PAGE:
I was recently pointed to a research article titled Sobering Stories: Narratives of Self-Redemption Predict Behavioral Change and Improved Health Among Recovering Alcoholics out of the University of British Columbia in Vancouver where the authors William Dunlop and Jessica Tracy found that newly sober alcoholics whose narratives included self-redemption were substantially more likely to maintain sobriety in the following months, compared to newly sober alcoholics who produced nonredemptive narratives. The authors believe these findings indicate a potentially modifiable psychological process that exhibits a major influence on recovery from addiction.
This study caught my interest for several reasons. First these findings set up a future study where the "intervention design" could be narrative therapy. Leading to another step toward the magic kingdom of evidence based practice. Whatever that is ;)
Secondly it poses the question of how might narratives of self-redemption be brought forward in counseling situations without them being imposed on the storyteller? The researchers did this by just asking about the participants experience with the last drink in an effort not to not prompt participants to describe an experience of “bottoming out,” or a “turning point,” both of which might motivate individuals to frame their narratives in redemptive terms. All good, but moving from the known and familiar to what might be possible in the face of addiction is tricky work if the redemptive theme is still in development or just a trace.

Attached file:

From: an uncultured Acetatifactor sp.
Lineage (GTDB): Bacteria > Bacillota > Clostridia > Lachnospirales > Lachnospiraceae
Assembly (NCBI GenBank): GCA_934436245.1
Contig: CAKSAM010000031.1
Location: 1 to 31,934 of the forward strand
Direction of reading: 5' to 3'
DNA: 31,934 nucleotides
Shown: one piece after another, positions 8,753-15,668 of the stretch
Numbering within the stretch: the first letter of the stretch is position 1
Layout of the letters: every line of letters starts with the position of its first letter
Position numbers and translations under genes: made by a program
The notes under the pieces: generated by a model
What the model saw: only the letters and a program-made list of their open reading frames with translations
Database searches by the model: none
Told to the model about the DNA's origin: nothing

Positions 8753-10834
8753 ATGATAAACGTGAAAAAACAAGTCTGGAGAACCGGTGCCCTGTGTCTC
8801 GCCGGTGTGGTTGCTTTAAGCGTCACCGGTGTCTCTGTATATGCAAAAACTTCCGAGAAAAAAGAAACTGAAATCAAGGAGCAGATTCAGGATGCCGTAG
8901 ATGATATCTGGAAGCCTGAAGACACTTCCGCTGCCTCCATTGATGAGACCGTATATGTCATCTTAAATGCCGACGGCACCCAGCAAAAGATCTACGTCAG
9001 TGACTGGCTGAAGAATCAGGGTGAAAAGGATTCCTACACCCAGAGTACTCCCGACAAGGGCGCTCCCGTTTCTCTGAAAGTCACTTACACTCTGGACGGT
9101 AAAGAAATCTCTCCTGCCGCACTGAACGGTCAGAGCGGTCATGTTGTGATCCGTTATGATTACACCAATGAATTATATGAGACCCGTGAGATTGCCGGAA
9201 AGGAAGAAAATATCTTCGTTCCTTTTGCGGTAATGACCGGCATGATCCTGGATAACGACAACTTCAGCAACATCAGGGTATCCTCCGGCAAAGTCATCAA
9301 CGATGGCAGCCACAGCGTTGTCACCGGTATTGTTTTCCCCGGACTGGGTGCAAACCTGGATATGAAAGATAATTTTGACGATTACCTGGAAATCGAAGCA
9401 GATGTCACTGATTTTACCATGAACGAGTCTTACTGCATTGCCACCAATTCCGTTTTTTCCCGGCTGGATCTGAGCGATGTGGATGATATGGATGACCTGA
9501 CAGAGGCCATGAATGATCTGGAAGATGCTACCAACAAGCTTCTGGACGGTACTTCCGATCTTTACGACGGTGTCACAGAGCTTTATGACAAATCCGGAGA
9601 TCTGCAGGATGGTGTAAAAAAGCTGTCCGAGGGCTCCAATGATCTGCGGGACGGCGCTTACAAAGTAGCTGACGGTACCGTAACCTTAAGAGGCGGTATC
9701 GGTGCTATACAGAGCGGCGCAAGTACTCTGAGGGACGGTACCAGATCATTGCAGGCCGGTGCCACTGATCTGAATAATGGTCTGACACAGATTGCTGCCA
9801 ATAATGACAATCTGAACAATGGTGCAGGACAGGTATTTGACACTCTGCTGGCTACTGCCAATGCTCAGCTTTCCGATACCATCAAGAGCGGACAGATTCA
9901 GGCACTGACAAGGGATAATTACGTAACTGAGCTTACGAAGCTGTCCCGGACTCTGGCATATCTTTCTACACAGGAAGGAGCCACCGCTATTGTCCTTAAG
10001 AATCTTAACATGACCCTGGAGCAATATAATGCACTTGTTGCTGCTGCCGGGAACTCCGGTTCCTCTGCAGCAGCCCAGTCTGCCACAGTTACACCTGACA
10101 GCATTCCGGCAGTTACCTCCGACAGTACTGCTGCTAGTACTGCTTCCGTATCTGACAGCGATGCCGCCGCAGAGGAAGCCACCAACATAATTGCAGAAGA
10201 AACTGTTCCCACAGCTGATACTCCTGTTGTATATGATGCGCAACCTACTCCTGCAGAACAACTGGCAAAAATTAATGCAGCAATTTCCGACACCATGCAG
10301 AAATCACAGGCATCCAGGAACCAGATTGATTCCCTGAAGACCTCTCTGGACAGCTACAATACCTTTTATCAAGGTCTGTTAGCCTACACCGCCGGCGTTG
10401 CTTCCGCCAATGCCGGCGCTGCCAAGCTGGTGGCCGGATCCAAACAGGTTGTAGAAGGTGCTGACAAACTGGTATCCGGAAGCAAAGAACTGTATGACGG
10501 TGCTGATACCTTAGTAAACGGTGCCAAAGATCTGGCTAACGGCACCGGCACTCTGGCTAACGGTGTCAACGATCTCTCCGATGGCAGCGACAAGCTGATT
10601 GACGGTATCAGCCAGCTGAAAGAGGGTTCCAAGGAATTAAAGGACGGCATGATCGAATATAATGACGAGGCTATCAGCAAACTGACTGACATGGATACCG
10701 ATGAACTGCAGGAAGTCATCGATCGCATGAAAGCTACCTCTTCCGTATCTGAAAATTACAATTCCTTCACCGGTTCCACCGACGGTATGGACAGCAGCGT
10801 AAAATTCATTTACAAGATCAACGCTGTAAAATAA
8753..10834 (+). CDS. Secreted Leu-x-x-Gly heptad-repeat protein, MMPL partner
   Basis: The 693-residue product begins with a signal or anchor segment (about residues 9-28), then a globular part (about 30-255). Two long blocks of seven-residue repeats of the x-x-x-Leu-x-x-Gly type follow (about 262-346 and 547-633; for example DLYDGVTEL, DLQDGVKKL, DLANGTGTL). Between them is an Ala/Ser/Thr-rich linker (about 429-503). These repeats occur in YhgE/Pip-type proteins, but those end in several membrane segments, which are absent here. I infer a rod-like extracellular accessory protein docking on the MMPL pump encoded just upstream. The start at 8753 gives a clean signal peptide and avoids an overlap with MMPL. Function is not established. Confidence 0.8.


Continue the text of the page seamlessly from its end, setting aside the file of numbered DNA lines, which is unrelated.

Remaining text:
But what if the story is not one of redemption? How might a person seeking our help be assisted in those cases? These questions had me thinking of John Winslade's article Tracing Lines of Flight: Implications of the Work of Gilles Deleuze for Narrative Practice. This piece of writing has been well worn by me in cases where marginalization, unfairness and hopelessness sit heavy in the work. It is through this work where I began to ask people I was working with "who might you be?" in the face of whatever problem may be plaguing us in the moment. Even in the most desperate situations it seems that these types of questions would lead to stories of wisdom, knowledges and acts of agency, no matter what these people were facing.
As someone intimately involved in recovery, it is nice to see the power of narrative get its due with such entrenched problems as addiction and substance misuse. I'm hopeful we'll all be reading more about this in the future.